The local assessor may allocate properties that are in "mixed – use," applying a percentage of exemption to the parcel. This can be tricky. The ad valorem tax nature of the tax means that the allocation must be made based on the value of the particular percentage of the property being used, rather than a straight geographical determination. In other words, a 40-acre parcel may have a commercial facility occupying 1 acre. It is not correct to assume that the parcel remains 98% (39/40) exempt. Rather, a fraction of the value of the commercial facility divided by the overall value of the 40 acre parcel would be the correct way to determine the amount remaining qualified and therefore exempt. This is a lot more subjective and perhaps lends itself to a certain amount of uncertainty and lack of clarity.
It is also problematic, in my view, that the guidelines published by the Michigan Department of Treasury ("State Tax Commission Qualified Agricultural Property Exemption Guidelines"), define "agricultural use," but they do not define other uses such as "commercial / industrial" use, even though they make reference to it. One question this leaves open to interpretation is what the effect is of incidental non-farm related use and how much and how often an agricultural facility must be used for activity (e.g., temporary storage of agricultural commodities for a commercial operator).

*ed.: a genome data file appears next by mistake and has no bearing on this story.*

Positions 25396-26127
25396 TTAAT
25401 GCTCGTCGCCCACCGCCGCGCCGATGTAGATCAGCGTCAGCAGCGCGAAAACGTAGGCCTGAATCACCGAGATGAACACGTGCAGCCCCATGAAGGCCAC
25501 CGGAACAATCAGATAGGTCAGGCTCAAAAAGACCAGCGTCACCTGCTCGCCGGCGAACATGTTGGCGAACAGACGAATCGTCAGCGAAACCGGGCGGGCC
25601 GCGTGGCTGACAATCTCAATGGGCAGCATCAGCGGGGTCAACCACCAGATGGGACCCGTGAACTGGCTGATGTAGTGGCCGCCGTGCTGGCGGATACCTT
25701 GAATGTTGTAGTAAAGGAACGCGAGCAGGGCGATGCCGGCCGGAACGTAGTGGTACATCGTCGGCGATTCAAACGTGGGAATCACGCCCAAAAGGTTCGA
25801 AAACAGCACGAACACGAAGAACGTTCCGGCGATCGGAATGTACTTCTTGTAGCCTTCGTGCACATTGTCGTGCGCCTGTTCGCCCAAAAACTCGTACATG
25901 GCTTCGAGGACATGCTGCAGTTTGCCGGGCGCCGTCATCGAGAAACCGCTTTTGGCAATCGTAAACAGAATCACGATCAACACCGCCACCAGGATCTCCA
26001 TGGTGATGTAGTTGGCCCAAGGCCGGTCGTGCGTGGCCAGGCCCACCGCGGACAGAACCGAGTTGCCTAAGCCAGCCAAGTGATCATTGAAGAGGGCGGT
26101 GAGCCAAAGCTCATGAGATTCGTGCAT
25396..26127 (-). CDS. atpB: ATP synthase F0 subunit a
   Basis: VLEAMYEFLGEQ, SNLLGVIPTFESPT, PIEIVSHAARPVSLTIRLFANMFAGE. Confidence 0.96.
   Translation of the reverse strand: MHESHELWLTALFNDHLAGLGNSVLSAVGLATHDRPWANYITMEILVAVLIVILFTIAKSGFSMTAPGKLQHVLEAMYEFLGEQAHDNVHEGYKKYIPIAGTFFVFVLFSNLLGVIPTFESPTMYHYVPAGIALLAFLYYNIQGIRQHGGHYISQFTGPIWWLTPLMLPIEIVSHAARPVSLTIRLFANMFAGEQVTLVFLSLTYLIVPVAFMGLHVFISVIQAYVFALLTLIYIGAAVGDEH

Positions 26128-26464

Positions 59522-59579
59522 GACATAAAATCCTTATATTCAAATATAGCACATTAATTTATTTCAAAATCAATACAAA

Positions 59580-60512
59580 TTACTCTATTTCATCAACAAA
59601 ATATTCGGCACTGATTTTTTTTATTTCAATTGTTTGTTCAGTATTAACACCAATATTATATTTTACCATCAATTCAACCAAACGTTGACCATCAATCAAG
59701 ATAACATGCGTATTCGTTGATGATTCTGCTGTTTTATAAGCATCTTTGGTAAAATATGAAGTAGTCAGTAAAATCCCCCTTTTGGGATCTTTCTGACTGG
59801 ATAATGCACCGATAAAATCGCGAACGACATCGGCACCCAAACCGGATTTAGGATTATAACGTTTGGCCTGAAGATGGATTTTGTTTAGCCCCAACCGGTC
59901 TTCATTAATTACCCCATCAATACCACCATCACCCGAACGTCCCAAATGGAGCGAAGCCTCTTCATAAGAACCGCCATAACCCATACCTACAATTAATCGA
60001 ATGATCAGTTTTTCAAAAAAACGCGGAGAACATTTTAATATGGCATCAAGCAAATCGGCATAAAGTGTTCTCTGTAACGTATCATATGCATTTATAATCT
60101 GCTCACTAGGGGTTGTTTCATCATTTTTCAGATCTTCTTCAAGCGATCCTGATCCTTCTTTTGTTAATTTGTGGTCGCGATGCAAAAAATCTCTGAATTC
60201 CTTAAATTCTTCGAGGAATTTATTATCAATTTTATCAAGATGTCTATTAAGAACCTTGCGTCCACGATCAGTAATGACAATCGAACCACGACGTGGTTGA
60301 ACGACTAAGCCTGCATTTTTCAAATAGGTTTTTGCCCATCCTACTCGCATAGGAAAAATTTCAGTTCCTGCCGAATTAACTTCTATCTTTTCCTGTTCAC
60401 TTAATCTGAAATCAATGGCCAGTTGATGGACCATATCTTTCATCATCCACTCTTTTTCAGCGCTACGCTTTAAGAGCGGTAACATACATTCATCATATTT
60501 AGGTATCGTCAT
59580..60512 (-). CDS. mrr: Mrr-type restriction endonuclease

Practical Concerns
have often said here (and elsewhere) that farmers and farming are unique businesses and landowners. There are a lot of things going on with most farmland parcels. In addition to the "qualified agricultural property" tax classification, farmland is also often subject to Farmland Development Agreement Liens (so-called P.A. 116 Agreements), FSA agreements, wetlands agreements, and conservation easements. Transfer and conveyance of farmland often triggers issues regarding the Michigan Land Division Act, and "uncapping" issues.

More often than not these days, I find myself beginning my conversation with farmers in the "apology mode," explaining that unfortunately, what seemingly used to be relatively simple matters of the proverbial "quit claim deed," have now become very complex real estate transactions. I am not saying that all these rules, liens, taxes and exemptions make transactions unfeasible or impossible. But I am saying that it is important that all the proverbial "I's" and "T's" are dotted and crossed.
typical farm real estate transaction today involves analysis of many issues. In addition to correct legal descriptions and title evidence, we need to determine tax code parcel identification codes to see that they are accurate; P.A. 116 Agreement numbers (if applicable) and expiration dates, and whether a transfer is required; whether the proposed parcel transfer will itself qualify for P.A. 116; whether the transfer of a parcel involves a "division" or is exempt, whether a parcel contains a personal residence on which a personal residence exemption is being claimed; just to name a few of the issues. When transfers occur, we need to file a Property Transfer Affidavit and where applicable, an Affidavit of Agricultural Use to exempt the transaction from and "uncapping" transfer.

Unfortunately, gone are the days when a simple deed from one party to the other would suffice. Competent, experienced professional assistance needs to be sought when there are farm real estate transactions.